On the nuclear carrier Enterprise, a squadron of Intruder pilots in their airconditioned ready room assured journalists, myself included, that under no circumstances did they hit anything in the North but military targets. How did they know? Because they only bombed targets assigned to them, which had been carefully selected with the aid of computers working on aerial photographs. Besides, post-raid reconnaissance recorded on film the “impact” of every delivery; there was no chance of error. Did it never happen that, returning from a mission and having failed for some reason—flak or whatever—to reach their assigned targets, they jettisoned their bomb load on the countryside? Never. Always into the sea. What about those accounts of devastated villages and hamlets? Impossible. “Our aerial photographs would show it.” You could not shake their placid, stolid, almost uninterested conviction. Yet somebody’s cameras were lying. Those of the journalists and other witnesses who bring back ordinary photographs they have snapped in the North or the unmanned cameras of the US Navy?
Their faith in technology had put these men, in their own eyes, above suspicion. They would as soon have suspected the totals of an adding machine. Was it conceivable that in flying they kept their attention glued to their instrument panels and their radar screen, watching out for MIGS and SAMS, no more interested in what was below them, in both senses, than they were in our questions?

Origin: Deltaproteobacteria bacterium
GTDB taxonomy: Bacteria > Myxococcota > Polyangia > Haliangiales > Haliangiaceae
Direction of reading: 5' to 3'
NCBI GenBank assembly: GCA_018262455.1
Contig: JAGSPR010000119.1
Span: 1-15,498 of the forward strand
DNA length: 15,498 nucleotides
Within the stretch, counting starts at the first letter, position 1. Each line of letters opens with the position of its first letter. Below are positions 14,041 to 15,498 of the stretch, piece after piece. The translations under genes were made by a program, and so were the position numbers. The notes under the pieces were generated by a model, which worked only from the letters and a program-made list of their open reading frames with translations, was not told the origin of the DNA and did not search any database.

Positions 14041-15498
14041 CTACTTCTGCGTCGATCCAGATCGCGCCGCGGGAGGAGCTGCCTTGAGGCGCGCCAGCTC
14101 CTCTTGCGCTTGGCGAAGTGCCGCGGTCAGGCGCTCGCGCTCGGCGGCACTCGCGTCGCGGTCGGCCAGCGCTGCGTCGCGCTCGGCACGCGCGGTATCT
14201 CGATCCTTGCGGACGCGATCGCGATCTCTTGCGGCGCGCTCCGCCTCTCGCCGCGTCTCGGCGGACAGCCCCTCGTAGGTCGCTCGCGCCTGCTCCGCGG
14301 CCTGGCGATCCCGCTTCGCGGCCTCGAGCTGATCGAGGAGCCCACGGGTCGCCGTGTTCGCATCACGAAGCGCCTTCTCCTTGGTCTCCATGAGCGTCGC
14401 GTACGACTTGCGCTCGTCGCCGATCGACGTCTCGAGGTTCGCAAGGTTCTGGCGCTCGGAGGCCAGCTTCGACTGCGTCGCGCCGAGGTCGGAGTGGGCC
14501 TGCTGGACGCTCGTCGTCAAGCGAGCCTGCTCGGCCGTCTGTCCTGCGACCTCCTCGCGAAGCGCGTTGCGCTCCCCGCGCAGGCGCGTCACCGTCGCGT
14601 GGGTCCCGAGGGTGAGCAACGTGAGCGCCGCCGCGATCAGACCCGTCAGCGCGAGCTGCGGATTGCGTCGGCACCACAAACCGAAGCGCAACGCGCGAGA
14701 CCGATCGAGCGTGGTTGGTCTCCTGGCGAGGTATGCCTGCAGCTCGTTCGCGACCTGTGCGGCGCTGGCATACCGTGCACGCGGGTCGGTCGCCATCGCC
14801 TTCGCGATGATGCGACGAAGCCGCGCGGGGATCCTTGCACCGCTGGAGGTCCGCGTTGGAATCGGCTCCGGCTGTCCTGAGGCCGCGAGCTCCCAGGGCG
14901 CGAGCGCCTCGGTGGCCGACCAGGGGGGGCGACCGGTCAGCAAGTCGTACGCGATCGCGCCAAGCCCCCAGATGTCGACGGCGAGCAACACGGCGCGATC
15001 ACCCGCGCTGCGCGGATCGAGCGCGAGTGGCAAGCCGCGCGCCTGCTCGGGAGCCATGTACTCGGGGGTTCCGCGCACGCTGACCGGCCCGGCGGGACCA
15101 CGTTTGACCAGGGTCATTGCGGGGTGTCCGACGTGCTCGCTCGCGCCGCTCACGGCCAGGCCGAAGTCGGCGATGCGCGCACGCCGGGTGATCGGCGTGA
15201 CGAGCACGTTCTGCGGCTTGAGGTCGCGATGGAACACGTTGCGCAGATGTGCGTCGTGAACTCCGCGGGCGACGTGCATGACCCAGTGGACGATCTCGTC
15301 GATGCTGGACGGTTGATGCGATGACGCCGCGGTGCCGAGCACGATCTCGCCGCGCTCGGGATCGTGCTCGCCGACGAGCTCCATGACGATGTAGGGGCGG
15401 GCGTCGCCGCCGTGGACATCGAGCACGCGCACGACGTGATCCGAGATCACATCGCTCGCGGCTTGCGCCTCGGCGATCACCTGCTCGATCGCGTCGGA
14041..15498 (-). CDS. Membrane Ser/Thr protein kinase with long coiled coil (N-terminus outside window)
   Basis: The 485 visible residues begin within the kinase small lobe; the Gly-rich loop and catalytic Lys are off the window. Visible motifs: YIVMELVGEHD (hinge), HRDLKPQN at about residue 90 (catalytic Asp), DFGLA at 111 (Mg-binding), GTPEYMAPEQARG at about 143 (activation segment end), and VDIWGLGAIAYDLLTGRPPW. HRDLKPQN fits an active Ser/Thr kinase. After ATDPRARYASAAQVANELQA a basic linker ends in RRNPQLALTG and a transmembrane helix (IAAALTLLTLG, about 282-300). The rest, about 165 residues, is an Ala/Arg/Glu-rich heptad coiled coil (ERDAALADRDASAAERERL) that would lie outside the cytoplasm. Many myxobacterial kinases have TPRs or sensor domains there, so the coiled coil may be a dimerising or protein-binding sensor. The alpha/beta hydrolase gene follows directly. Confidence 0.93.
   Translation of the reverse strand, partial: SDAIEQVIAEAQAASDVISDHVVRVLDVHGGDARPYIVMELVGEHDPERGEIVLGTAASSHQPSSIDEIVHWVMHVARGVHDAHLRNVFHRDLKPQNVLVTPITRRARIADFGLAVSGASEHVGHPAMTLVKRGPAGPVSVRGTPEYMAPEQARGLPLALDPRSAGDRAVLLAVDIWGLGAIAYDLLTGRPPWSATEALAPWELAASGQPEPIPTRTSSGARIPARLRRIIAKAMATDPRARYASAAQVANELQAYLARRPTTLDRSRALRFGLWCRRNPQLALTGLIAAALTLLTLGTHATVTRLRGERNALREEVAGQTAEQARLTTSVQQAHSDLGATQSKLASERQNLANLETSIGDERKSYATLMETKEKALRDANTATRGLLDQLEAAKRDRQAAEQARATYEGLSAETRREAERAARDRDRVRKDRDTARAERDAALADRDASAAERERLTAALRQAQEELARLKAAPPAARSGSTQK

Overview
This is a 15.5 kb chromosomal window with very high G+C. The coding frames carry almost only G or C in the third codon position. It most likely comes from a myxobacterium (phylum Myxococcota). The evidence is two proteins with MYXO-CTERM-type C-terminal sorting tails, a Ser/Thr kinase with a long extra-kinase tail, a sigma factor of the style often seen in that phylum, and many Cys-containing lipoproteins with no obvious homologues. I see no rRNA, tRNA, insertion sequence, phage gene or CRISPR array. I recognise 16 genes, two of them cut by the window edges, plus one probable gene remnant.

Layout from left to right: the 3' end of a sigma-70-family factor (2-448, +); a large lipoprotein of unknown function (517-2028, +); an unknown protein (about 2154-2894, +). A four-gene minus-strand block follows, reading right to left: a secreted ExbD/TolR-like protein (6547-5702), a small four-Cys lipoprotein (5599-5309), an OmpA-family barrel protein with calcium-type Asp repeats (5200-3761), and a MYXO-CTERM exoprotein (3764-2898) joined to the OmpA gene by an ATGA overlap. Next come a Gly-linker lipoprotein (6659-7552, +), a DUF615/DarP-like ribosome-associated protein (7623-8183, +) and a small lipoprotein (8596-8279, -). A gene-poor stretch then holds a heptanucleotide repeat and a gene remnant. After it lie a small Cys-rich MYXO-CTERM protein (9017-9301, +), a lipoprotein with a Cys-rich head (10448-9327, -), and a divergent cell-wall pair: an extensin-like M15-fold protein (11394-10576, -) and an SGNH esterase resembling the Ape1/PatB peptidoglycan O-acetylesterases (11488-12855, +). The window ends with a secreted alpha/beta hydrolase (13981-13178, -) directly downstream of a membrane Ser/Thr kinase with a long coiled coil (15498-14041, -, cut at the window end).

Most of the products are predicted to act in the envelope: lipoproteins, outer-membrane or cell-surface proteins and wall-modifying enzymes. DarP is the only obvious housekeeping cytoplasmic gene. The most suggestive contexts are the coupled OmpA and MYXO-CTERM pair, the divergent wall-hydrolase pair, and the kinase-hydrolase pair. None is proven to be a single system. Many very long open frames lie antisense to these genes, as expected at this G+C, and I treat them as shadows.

The same faith in technology commands the administration to go on with the war, in defiance of any evidence of failure, bringing to bear American inventiveness, not only in the field of weaponry, but also in the field of propaganda—loud-speakers, broadcasts from the air, cunning messages inserted literally between the lines of ornamented New Year’s calendars distributed free to the people—“We don’t make it too obvious.” The next step in this field would be subliminal suggestion, psychedelic bombardments in light and color to be pioneered by General Electric, free “trips” offered to the population by the Special Forces, with CIA backing—the regular Army would disapprove.
“Politics” gets in the way of technology. If the world could be cleansed of politics, including South Vietnamese politicians, victory might be in sight. Politics, domestic and international, is evidently the only deterrent recognized by the Americans to an all-out onslaught on the Vietnamese nation; it is the replacement of the inner voice of conscience, which nobody but a few draft-resisters can hear. Johnson, who keeps acting as if he were bowing to necessity, looks to “politics”—i.e., Hanoi—to release him, the prisoner of circumstance. He invites his enemy and his critics to “show him the way out.” At the same time he insists that “the door is always open,” which means, if anything, that the portals of peace will swing wide at the bidding of Ho Chi Minh but remain locked to him, beating and signaling from the inside. What he appears to be saying is that Ho Chi Minh is free whereas he and his advisers are not.
This hypocritical performance may, like most play-acting, have a certain psychological truth. Johnson and his advisers, like all Americans, are the conditioned subjects of the free-enterprise system, which despite some controls and government manipulation, appears to function automatically, requiring no consent on the part of those involved in it. A sense of compulsion, dictated by the laws of the market, permeates every nerve of the national life. Industry, for example, has been “compelled” to automate by the law of costcutting, which works in “free” capitalism with the same force as a theorem in geometry. And the necessity to automate is accepted throughout society without any question. The human damage involved, if seen close up, may elicit a sigh, as when a co-operative apartment building fires its old Negro elevator operators (“Been with us twenty years”) to put in self-service: “We had to you see. It was cheaper.” Or ask a successful author why he has changed from his old publisher, who was virtually his parent, to a new mass-market one. “I had to,” he explains, simply. “They offered me more money.”